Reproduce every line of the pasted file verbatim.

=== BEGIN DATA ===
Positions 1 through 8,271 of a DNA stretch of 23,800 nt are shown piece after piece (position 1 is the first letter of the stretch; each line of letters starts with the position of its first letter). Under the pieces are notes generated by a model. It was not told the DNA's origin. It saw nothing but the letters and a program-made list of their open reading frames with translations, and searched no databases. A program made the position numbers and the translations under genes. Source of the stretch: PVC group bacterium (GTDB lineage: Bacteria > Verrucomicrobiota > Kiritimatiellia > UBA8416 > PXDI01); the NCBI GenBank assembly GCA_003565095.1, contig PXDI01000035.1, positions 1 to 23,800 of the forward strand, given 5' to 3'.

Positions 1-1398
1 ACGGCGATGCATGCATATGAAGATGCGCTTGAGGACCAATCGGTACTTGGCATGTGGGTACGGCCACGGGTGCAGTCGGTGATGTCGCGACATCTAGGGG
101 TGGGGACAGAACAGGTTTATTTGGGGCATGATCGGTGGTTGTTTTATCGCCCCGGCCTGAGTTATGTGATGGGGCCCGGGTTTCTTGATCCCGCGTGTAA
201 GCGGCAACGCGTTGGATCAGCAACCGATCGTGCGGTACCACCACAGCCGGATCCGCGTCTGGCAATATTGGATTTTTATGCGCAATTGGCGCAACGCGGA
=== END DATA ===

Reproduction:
Positions 1 through 8,271 of a DNA stretch of 23,800 nt are shown piece after piece (position 1 is the first letter of the stretch; each line of letters starts with the position of its first letter). Under the pieces are notes generated by a model. It was not told the DNA's origin. It saw nothing but the letters and a program-made list of their open reading frames with translations, and searched no databases. A program made the position numbers and the translations under genes. Source of the stretch: PVC group bacterium (GTDB lineage: Bacteria > Verrucomicrobiota > Kiritimatiellia > UBA8416 > PXDI01); the NCBI GenBank assembly GCA_003565095.1, contig PXDI01000035.1, positions 1 to 23,800 of the forward strand, given 5' to 3'.

Positions 1-1398
1 ACGGCGATGCATGCATATGAAGATGCGCTTGAGGACCAATCGGTACTTGGCATGTGGGTACGGCCACGGGTGCAGTCGGTGATGTCGCGACATCTAGGGG
101 TGGGGACAGAACAGGTTTATTTGGGGCATGATCGGTGGTTGTTTTATCGCCCCGGCCTGAGTTATGTGATGGGGCCCGGGTTTCTTGATCCCGCGTGTAA
201 GCGGCAACGCGTTGGATCAGCAACCGATCGTGCGGTACCACCACAGCCGGATCCGCGTCTGGCAATATTGGATTTTTATGCGCAATTGGCGCAACGCGGA